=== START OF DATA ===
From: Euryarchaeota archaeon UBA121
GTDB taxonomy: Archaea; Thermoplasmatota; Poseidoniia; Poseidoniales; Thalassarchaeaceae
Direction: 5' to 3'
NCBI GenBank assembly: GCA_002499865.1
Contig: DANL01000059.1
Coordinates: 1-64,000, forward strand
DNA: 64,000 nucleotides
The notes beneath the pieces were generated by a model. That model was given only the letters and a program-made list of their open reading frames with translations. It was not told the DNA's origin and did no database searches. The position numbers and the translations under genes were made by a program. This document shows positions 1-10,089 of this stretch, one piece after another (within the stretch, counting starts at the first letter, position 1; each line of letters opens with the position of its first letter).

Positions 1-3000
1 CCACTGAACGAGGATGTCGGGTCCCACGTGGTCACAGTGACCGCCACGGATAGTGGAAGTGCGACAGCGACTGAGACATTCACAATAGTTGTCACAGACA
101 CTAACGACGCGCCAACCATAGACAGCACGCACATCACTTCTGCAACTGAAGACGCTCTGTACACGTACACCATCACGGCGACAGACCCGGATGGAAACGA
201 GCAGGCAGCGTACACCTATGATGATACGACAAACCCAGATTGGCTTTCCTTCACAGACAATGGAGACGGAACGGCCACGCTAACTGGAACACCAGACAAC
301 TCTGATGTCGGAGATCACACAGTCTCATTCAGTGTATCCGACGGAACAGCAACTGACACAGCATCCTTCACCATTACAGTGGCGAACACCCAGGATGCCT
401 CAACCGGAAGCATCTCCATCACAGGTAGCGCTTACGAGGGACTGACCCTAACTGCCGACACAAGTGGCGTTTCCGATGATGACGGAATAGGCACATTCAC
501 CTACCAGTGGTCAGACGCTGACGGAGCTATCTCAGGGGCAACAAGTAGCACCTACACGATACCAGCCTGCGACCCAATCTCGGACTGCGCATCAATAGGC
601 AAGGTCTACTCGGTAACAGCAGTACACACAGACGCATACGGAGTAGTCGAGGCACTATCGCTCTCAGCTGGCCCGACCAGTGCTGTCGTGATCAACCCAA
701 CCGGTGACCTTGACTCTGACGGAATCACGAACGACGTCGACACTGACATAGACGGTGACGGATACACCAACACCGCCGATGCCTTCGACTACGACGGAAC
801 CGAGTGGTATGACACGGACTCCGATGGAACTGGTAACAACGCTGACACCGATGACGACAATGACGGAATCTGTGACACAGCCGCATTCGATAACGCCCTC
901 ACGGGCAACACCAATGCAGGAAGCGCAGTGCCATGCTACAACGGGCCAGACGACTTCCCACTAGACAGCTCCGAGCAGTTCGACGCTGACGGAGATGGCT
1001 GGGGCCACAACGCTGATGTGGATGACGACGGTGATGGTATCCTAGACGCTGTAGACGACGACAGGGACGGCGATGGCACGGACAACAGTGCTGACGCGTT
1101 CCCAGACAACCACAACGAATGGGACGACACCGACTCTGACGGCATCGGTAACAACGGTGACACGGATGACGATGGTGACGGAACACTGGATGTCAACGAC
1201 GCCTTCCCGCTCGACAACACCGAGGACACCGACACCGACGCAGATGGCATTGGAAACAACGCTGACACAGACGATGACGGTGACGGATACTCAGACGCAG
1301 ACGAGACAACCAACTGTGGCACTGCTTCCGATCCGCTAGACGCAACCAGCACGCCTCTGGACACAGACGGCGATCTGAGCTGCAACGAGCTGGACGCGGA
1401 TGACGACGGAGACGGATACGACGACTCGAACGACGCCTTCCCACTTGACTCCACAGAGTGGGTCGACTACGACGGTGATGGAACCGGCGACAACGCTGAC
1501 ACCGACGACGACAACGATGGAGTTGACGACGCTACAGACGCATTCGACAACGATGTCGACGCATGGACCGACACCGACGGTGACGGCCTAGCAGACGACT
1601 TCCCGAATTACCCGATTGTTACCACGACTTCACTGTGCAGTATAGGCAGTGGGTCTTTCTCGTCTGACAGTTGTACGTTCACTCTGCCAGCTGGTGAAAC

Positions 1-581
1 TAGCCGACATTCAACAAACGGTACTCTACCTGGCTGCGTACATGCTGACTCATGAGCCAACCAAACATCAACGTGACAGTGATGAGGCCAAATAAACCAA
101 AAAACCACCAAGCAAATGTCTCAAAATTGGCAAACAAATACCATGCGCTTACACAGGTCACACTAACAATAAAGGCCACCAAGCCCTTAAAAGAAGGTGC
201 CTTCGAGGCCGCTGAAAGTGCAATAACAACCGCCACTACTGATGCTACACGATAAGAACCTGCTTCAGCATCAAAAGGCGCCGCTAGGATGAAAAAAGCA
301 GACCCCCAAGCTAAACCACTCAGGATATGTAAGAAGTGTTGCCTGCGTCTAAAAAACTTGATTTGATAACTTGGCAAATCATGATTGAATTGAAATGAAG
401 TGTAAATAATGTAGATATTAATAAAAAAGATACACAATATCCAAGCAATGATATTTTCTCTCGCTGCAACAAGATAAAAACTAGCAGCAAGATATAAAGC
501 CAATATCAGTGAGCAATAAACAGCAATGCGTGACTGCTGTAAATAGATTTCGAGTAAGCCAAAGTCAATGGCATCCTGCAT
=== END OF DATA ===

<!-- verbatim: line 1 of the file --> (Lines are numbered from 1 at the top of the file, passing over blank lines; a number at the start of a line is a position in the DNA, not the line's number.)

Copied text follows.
From: Euryarchaeota archaeon UBA121